That’s it! The gold edging looks pretty amateur, but for the most part, it was a fairly successful test of my limited furniture finishing skills. Like I said, it usually has a giant printer on top of it, but I just couldn’t put that image out into the world. The poor little guy deserved to show his top!

I want to cover up the screws on the side, and was hoping to use some kind of nailhead-looking things, but they can’t be a real nailheads, because there will be screws underneath them. I bought some little wood discs that I planned to paint gold, but I just don’t think they’ll look right. Anyone have any suggestions?


  • Kara C

    Looks great! Do you prefer liquid leaf or paper? I haven’t used either yet, but I want to try doing the drawers on a dresser in silver leaf. (or aluminum leaf if it starts looking too expensive)

    As for the holes – I would just glob some joint compound in there, let it dry, add more if it shrank down a lot, and then sand it until it’s smooth. Then you probably only need 1 coat of paint since it’s already white, and then you will be forced to do your second coat of lacquer!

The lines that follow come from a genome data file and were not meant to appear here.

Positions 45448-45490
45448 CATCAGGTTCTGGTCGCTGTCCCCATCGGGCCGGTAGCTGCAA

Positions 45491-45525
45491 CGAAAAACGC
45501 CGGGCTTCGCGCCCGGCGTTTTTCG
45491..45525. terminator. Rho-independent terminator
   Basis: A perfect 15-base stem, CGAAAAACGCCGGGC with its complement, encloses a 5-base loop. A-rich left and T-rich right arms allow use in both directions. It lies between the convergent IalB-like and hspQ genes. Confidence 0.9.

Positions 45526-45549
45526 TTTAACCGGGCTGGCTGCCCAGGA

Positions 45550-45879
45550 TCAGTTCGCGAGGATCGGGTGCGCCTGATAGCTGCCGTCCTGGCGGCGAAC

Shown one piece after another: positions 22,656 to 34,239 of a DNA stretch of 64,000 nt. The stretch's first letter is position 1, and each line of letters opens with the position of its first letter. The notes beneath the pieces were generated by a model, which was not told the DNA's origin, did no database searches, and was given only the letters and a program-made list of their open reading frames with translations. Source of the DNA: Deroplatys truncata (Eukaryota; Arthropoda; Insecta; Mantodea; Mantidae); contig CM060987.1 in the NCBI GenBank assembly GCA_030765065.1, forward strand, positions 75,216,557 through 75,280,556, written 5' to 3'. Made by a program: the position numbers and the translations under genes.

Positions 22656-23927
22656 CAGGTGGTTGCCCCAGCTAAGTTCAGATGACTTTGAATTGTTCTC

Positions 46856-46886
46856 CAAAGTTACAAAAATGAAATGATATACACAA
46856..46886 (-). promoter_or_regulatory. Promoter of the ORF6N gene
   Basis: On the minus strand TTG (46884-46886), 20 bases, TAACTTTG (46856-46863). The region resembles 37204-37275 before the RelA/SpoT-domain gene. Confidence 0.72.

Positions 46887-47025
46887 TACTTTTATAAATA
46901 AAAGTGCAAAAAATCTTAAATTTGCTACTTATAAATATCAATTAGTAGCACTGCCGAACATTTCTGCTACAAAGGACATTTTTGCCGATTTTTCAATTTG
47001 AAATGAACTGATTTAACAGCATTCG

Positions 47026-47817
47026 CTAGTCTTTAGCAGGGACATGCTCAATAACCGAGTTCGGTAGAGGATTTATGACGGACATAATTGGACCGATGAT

• Oooh! I’m planning to leaf the drawers on a dresser, too (yet ANOTHER unfinished Ikea piece that’s been sitting in my garage)! I’m pretty sure I’m going to use the paper, for two main reasons:

      1) I don’t think the liquid stuff is meant for large surfaces. It comes in a teeny bottle (which is $5-6!), and you can really only fit a small brush into it. You wouldn’t be able to dump it into a tray or anything, because it separates and needs to be stirred/shaken constantly. I’ve only used the paper kind on glass – a curved glass vase, actually – but it was pretty easy to use, even on that, so I imagine it’d be much easier on a flat surface like a drawer.

      2) The liquid stuff doesn’t look like real leaf. It’s pretty, but the gold is basically just glossy brown, and you can definitely tell it’s paint. I’m not sure I’d even call it metallic. The real leaf is so much shinier, and actually looks like metal! I only used the liquid on this project because I wasn’t sure if it would be difficult to use real leaf on the narrow surfaces. However, the “Liquid Leaf” brand might be better than the Martha Stewart stuff. They were all out of it at my Michael’s, so I didn’t get to try it!

      Thanks for the advice on my botched cabinet. 🙁 I think I have a couple options, and I don’t particularly care for any of them, but hopefully it’ll all be worth it! The holes aren’t REALLY holes … they’re just teensy bubbles that popped in the thin layer of paint. They’re more empty spots than holes. So it’d probably be easier to just sand all the paint off. Hrmph.